I am not an astro trader, but have seen Paul Nipperess work in action (often with the user name in many forums as Yogi-in-oz, and Trader Paul).
You correctly identified what in my view are the three key elements in using geometric styles of technical analysis Pattern, Time, and Price (and in that specific order in terms of importance although in learning the stages should be pattern, price, then the most difficult element, time).
Now, as for angles, this is almost an art in itself there being a range of different types of angles with a specific functions:
Time angles (constructed from geometric locations determined by time and price techniques arguably the most powerful of the angles and the most difficult to master).
Zero angles (constructed from 0 in price drawn by intersecting the origin point on a key high or low).
General angles - usually drawn from pivot highs or lows.
Now the difficulty is firstly knowing when to use these, and secondly how to calibrate them. This is actually fraught with difficulty until pattern is understood. In my view it is critical to learn pattern first, then price, then time, then angles.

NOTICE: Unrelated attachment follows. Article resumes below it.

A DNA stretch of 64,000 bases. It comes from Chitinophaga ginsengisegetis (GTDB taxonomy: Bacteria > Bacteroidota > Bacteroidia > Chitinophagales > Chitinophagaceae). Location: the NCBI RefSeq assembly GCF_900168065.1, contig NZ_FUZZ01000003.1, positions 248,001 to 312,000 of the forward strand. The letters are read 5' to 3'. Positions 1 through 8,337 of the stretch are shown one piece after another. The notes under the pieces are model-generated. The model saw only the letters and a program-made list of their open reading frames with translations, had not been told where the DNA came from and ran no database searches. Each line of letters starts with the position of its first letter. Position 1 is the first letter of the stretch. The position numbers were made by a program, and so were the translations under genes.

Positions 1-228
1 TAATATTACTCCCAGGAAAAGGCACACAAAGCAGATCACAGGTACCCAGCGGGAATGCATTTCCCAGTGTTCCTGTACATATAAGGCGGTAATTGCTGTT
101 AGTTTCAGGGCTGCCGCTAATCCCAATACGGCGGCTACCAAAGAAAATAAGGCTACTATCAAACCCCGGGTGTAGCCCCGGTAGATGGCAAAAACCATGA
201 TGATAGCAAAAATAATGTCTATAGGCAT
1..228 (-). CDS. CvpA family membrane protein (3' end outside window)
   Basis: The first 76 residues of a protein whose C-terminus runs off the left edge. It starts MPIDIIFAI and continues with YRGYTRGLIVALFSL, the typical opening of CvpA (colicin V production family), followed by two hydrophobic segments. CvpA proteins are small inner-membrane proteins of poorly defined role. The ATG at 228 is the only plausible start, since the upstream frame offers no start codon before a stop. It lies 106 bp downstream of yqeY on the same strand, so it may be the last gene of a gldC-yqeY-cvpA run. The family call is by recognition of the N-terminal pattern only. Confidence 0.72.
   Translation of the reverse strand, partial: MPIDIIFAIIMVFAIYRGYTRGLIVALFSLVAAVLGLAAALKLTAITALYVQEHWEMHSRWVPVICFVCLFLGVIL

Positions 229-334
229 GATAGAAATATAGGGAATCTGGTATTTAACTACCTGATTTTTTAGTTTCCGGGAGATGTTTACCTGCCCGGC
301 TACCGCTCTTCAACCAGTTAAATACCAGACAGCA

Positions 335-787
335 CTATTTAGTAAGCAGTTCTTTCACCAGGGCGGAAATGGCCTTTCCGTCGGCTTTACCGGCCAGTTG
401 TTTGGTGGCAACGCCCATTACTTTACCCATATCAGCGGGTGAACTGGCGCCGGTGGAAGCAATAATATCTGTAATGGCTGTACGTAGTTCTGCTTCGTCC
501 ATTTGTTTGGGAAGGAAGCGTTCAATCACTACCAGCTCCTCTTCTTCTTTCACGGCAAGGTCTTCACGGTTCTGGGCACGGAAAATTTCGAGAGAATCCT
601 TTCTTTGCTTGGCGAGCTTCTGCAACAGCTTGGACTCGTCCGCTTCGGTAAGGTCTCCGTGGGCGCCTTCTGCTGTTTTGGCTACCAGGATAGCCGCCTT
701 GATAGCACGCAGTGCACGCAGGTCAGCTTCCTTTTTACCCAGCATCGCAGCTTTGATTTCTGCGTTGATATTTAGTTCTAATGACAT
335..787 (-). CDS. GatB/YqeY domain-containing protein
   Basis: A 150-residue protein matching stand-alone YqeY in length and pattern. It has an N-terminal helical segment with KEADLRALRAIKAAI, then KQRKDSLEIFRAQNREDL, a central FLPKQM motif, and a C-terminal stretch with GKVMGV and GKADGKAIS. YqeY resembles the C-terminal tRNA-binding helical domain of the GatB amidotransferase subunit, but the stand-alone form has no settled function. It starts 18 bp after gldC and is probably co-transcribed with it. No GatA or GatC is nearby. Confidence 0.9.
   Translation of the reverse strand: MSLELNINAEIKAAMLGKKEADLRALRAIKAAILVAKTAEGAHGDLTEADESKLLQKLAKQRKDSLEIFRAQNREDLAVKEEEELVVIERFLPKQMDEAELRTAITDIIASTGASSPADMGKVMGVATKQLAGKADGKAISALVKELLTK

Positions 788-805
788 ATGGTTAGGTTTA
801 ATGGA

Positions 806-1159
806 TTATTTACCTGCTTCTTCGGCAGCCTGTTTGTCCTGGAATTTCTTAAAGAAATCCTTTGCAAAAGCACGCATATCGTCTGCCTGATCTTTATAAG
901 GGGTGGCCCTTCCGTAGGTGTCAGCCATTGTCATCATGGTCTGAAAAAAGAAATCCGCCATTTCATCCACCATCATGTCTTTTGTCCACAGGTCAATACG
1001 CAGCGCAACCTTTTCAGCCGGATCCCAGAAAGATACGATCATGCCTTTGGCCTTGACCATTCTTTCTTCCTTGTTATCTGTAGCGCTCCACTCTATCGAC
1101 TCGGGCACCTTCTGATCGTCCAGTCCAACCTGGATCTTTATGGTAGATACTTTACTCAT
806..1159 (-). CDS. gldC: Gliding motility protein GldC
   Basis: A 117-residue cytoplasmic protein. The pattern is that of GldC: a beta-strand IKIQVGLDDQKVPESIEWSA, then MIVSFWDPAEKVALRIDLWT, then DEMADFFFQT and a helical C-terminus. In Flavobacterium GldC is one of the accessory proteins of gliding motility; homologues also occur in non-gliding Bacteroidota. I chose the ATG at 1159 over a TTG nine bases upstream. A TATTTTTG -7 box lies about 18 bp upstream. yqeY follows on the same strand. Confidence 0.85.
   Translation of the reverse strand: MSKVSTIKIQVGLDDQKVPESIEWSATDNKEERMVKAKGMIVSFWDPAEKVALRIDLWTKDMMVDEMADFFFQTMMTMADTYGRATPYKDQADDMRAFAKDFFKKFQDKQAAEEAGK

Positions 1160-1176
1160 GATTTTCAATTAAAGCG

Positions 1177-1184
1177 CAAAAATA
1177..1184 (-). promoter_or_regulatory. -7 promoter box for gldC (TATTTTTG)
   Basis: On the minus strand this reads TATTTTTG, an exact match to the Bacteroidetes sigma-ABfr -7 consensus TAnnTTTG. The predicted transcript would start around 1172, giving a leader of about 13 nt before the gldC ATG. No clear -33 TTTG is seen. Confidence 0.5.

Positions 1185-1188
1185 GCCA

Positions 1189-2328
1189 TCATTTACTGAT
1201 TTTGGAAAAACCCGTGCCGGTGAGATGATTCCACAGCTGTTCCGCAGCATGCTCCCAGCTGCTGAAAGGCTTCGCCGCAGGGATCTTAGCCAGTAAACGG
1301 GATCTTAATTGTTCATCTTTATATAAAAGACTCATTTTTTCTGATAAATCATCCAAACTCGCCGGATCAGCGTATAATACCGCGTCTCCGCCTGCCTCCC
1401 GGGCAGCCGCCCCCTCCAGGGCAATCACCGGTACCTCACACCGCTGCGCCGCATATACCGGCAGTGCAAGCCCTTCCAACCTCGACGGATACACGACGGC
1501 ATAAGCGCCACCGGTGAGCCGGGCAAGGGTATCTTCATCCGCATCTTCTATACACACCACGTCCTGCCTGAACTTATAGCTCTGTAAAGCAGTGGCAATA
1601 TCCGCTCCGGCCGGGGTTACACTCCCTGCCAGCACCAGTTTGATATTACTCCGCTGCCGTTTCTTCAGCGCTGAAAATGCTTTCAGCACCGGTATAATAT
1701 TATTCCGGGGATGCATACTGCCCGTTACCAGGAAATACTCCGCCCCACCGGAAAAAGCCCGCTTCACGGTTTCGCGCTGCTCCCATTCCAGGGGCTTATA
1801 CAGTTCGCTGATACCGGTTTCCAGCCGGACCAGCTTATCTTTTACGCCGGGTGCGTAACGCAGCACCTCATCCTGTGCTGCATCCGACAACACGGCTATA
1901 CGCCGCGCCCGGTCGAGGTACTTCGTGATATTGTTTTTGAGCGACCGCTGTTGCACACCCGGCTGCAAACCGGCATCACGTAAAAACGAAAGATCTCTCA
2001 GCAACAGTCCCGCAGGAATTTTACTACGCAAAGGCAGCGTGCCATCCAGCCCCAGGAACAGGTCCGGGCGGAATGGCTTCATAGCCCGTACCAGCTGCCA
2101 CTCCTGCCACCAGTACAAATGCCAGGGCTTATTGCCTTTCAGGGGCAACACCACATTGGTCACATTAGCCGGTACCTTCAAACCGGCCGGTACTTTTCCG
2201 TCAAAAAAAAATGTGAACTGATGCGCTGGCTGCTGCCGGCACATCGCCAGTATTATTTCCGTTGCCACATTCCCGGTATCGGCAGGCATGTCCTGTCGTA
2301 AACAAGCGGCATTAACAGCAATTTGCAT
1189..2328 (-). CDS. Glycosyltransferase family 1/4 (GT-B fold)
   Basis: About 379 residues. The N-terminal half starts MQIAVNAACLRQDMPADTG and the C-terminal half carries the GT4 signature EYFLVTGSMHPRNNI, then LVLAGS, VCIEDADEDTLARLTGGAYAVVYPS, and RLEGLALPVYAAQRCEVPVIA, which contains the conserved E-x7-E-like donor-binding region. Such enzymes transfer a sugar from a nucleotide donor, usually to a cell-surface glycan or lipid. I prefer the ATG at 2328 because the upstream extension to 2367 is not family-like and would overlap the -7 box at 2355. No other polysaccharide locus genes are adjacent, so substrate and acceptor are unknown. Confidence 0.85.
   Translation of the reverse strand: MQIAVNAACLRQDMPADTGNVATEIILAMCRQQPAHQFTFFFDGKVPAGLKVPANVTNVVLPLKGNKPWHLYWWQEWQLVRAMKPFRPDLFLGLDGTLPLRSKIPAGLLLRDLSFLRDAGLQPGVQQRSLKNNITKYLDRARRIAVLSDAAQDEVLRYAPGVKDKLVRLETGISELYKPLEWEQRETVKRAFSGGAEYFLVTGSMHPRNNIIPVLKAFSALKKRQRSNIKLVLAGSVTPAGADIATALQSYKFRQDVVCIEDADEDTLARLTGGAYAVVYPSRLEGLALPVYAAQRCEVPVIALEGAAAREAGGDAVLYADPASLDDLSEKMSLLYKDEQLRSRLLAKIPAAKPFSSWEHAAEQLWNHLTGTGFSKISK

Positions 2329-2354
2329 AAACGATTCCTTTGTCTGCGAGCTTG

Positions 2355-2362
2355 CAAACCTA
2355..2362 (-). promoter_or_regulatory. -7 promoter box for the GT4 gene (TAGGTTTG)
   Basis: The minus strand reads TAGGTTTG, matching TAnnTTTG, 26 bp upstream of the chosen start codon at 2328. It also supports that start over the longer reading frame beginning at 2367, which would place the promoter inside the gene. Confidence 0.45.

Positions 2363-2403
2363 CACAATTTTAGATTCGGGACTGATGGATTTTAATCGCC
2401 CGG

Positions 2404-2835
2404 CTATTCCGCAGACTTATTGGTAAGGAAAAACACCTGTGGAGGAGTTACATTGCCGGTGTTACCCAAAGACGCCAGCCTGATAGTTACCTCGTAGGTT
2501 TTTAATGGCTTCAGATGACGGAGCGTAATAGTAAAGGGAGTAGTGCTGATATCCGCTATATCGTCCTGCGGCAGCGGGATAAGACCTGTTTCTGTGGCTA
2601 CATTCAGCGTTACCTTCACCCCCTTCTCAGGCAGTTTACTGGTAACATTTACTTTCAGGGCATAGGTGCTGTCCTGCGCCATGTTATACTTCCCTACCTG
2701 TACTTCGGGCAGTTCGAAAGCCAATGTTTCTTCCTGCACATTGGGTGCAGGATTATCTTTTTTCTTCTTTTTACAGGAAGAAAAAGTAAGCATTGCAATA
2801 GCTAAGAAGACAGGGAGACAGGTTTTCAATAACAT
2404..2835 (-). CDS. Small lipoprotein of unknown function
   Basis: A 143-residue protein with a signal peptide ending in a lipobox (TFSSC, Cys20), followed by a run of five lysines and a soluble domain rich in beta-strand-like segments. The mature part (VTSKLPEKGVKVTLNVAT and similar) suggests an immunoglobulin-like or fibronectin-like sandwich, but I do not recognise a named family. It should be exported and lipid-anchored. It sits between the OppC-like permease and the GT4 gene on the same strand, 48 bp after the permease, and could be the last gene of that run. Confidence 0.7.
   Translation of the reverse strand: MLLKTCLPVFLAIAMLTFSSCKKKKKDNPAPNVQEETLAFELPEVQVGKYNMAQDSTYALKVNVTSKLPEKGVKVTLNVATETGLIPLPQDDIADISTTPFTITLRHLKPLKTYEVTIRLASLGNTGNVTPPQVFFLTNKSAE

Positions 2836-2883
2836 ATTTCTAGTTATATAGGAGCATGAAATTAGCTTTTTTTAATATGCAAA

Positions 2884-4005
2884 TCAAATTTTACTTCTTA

In my view angles are the weakest of the three key areas of time increments, price increments, and the intersection of the two in order to correctly calibrate an angle, when it is appropriate to do so.
Time cycles and price ranges are usually divided up into eights and thirds, and the most powerful (in my view) of the angles time angles result from a mastering of the other two aspects of the chart. Without this, correct and useful calibration is almost impossible in my view.
Angles (especially time angles) are NOT like trend lines. They can, often are, and should be broken. If they are recovered (in context in pattern, time and price), then this can be a sign of strength of the trend (attribution McLaren spells this out in his Time Factor DVD).
This comment is of course a first cut into a very involved subject that takes literally years to master, and is only suitable to people who have an inclination towards this style of technical analysis, the capacity to imagine the future, and the diligence and determination to research, learn and persevere.
I hope that is of interest.